Dear Claire (on your second birthday),
Every Sunday evening, I take out the trash. I ask you to help.
“OK,” you say.
I carry your 25-pound body to the garage and plop your butt on top the trash can. When I rock the can back on its wheels, you fall onto my chest and cling there like a koala.
I roll you to the end of the driveway, and we drop off the trash. It’s so cosmically insignificant, and yet one of my favorite moments every week. It’s thirty seconds when we’re together, your head against my chest, us scanning the sky, looking up at the moon and the stars.
I heard once that it’s impossible to be grateful and upset at the same time. So every day, I try to name at least three things I’m grateful for in life. Every day, you’re one of the three. I’m thankful for the 15 minutes I get to spend with you in the mornings before I take you to the sitter.
I love seeing you wake up. You look like a grinch, nose wrinkled, eyes narrowed. Sometimes, your hair is stuck to the dried boogers on your face. It just takes a few seconds, though, and you’re smiling and yanking at your soggy, five-pound diaper.
“Milk,” you say. “Milk please, daddy.”
You said “bye-bye” to me for the first time on April 1.
Your legs are long enough for a tricycle.
You had Bill’s Donuts a few weeks ago. You were instantly smitten (you had to be; it’s in your genes).
You got sick in September. Croup. You were in my lap in the ER, doctors and nurses everywhere, your breath wheezing, lungs pumping in and out so hard your whole body moved. They gave you breathing treatments, steroids, fluids, antibiotics.
I couldn’t do anything but hold you.
Six weeks later, you were sick again. I took you to the doctor, and they gave you another breathing treatment. “She might have asthma,” the doctor said. Then, she gave us our very own “Sammy the Seal” breathing machine. Now, we can give you breathing treatments at home.
You know exactly what that little grinning seal is for, and you hate it. The first time you saw it in the living room, you clapped your hands over your mouth and ran away crying.
Over the past two years, I’ve been thinking about how I can raise you to believe you can do anything. I want you to have dreams, and I want you to go after them. I don’t want them to be something you plan to do in the future.
Future goals are goals that never happen.
How can I teach you that?
The answer’s pretty obvious. Your mom and I have to follow our dreams if we want you to do the same. It’s always the things we do that matter. Not the things we say.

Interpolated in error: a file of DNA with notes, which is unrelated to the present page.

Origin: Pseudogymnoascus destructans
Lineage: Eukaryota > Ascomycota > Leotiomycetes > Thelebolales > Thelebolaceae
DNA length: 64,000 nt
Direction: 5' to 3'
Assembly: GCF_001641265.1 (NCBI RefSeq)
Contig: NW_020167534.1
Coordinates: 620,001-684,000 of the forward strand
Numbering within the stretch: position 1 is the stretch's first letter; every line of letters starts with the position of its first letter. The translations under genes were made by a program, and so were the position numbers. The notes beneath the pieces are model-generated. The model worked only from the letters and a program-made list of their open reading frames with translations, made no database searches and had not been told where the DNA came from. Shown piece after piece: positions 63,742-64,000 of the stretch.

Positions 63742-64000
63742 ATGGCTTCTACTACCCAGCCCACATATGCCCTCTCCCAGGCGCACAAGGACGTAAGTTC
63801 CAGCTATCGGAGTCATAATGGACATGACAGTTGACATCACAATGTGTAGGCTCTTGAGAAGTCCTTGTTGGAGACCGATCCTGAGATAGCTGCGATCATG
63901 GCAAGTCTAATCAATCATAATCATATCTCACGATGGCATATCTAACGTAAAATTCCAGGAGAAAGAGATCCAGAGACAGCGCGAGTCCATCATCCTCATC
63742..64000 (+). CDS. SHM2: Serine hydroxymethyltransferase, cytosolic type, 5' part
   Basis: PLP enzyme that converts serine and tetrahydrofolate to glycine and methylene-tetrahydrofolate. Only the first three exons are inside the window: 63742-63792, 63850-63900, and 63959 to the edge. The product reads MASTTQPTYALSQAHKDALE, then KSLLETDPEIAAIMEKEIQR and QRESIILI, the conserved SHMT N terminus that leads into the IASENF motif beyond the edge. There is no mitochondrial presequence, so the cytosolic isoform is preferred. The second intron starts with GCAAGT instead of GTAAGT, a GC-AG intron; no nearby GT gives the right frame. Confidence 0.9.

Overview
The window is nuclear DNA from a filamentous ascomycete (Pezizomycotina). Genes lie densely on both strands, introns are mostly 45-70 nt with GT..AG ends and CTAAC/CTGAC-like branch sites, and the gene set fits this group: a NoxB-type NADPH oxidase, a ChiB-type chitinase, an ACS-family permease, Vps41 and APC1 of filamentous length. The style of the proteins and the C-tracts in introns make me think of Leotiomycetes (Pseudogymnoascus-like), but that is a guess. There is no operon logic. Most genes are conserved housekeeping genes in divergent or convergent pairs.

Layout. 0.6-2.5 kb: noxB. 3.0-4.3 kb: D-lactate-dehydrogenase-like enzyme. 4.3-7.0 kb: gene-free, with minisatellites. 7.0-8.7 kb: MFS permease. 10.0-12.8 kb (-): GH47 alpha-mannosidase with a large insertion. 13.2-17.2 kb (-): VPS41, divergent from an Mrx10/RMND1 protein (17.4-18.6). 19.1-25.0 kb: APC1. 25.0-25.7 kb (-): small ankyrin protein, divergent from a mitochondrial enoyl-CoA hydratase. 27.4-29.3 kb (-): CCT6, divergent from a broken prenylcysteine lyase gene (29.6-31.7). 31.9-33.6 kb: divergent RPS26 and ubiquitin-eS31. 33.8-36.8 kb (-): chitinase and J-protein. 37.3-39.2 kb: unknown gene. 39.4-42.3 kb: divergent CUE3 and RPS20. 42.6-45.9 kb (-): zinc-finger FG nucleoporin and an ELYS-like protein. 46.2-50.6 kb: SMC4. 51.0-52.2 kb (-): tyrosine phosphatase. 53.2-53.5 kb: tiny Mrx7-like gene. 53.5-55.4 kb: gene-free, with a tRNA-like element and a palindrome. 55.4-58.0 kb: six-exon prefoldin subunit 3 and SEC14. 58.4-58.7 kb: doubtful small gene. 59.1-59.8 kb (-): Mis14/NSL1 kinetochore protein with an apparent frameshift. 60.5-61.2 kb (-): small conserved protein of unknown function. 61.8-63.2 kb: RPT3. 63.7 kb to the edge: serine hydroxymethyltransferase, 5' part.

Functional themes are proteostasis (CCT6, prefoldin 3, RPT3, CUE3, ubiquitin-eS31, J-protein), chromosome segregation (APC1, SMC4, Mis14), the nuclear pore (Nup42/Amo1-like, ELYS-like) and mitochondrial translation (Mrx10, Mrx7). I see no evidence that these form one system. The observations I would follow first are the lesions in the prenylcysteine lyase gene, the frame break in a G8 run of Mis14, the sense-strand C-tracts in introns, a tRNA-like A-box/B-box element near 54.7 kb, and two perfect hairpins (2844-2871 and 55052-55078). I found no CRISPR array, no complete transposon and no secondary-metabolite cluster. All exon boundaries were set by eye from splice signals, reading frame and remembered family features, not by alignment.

So right after you were born, I got serious about following my dreams.
I started writing books – not books motivated by money like I’d done in the past – books that I wanted to write; books that I hope will inspire kids to do great things. It hasn’t been easy. I’ve had to stop going out as much, stop watching TV, stop blogging. I’ve turned down freelance web design jobs even though your mom and I could have used the money.
Mostly, though, the hard part has been sitting in the chair and doing the work.
I’ve had to face my fears (fears that my writing sucks, that I’m wasting my time, that I could be making money and saving for retirement instead of writing), and I’ve had to ignore them.
I signed a contract with a literary agent in New York on October 29. She’s going to help me make my book better. Then, she’s going to sell it. Or, at least she’s going to try. Someday, I hope I’ll be able to take you to a bookstore and pull down a copy from the shelf.
In his last lecture at Carnegie Mellon before he died, Randy Paush said there are brick walls between you and your dreams. They’re not there to keep you out.
“The brick walls are there to stop the people who don’t want it badly enough,” he said. “They’re there to stop the other people.”
Don’t let them stop you, Claire Bear.
Someday you’re going to want to quit something. It’s going to feel too hard. You’re not going to be sure you can succeed. You’ll be tired. You’ll have doctor’s appointments. Your car will need an oil change. Your furnace will go out. Your dog will swallow a sewing pin. Your child will have a fever.